U.S. House of Representatives Voters Guide

How House Democrats and Republicans Voted

House of Representatives

Every two years, voters choose all 435 members of the U.S. House of Representatives; each is called a Member of Congress. Control of the House is up again this year and may hinge on a few Congressional seats. The party with the most seats selects all committee chairs and decides which bills to consider—and which investigations to conduct. This guide summarizes some key votes over the past six years to show how the two parties have handled that control and voted on important issues.

The Issues


Democrats voted to keep abortion legal
Republicans voted to ban or mostly ban abortion

Economy and Taxes

Democrats voted to raise corporate and top-bracket taxes and raise federal investment in social programs and the economy
Republicans voted to lower corporate and top-bracket taxes and limit federal investment in social programs and the economy

Environment and Climate Change

Democrats voted to tighten environmental regulations, limit greenhouse gas emissions, subsidize renewable energy
Republicans voted to loosen environmental regulations, reject greenhouse gas limits, oppose subsidizing renewable energy

Gun Laws

Democrats voted to tighten gun rules
Republicans voted to loosen gun rules

Health Care

Democrats voted to support Obamacare and expand Medicaid
Republicans voted to repeal Obamacare and oppose expanding Medicaid


Democrats voted to support permanent legal status for DACA recipients
Republicans voted to support renewable legal status for DACA recipients—if linked to tightened immigration laws

Labor RIghts

Democrats voted to make it easier to join unions
Republicans voted to make it harder to join unions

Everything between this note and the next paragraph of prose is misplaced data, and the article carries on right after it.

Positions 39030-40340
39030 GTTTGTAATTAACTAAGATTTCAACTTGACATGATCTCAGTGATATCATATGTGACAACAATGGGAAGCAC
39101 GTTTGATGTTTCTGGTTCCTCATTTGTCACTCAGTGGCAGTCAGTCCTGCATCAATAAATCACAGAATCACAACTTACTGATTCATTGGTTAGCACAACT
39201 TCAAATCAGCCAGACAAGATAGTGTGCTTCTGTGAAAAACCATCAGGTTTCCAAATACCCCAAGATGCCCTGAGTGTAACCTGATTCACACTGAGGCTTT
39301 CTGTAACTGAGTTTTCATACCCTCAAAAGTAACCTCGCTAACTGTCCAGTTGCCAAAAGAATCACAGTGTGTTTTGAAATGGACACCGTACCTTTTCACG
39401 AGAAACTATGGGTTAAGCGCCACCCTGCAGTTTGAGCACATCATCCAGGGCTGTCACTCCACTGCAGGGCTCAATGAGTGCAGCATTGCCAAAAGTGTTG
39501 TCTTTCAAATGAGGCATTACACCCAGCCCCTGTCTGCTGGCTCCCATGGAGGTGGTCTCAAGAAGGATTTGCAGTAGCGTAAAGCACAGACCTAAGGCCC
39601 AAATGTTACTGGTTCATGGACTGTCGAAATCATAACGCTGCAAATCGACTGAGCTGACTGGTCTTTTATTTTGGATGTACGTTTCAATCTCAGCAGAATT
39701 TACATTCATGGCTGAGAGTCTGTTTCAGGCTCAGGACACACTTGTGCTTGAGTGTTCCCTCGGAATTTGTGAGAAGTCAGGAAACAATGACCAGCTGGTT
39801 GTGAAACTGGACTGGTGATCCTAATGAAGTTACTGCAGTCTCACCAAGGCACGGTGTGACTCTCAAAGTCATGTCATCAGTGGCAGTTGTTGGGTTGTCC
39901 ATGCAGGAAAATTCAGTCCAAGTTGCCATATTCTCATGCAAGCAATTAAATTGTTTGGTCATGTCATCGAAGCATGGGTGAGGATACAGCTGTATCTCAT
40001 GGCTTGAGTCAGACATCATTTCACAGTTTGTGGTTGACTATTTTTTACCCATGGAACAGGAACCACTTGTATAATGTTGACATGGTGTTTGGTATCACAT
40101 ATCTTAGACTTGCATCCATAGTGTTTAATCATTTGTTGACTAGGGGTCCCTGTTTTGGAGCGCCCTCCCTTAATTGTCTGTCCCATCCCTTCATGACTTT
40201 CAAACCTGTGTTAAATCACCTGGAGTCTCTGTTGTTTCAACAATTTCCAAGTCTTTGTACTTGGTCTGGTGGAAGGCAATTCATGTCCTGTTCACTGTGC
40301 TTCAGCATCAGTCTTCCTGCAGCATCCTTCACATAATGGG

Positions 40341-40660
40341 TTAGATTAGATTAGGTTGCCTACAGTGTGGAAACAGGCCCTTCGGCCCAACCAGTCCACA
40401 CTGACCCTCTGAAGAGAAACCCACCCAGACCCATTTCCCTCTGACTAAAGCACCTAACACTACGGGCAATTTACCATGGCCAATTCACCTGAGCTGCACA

LGBT Rights

Democrats voted to expand LGBTQ rights
Republicans voted to limit LGBTQ rights


Democrats voted to decriminalize marijuana
Republicans voted to keep the federal ban on marijuana

Minimum Wage

Democrats voted to support $15/hour minimum wage
Republicans voted to oppose $15/hour minimum wage


Democrats voted to support increased oversight of police use of force, and oppose expanding the death penalty
Republicans voted to oppose increased oversight of police use of force, and support expanding the death penalty

Voting Rules

Democrats voted to limit state restrictions on voting
  • Override state laws by requiring same-day voter registration, establishing Election Day as a legal public holiday, requiring a minimum number of early voting days, and letting people vote absentee by mail for any reason.
Republicans voted to leave it to the states to decide on voting rules

We’ve focused here on party-line votes, or votes with only a few crossovers, to highlight the issues where each party has voted together. But some votes are bipartisan, and each Congressperson decides how to vote on every issue. Please see Congress.gov for a list of Congressional votes, guides.vote for our U.S. Senate and governor guides, and Vote411.org for races we don’t cover.

guides.vote is a nonpartisan project to show where candidates stand, with links to credible sources. We do not support or oppose any political party or candidate for office.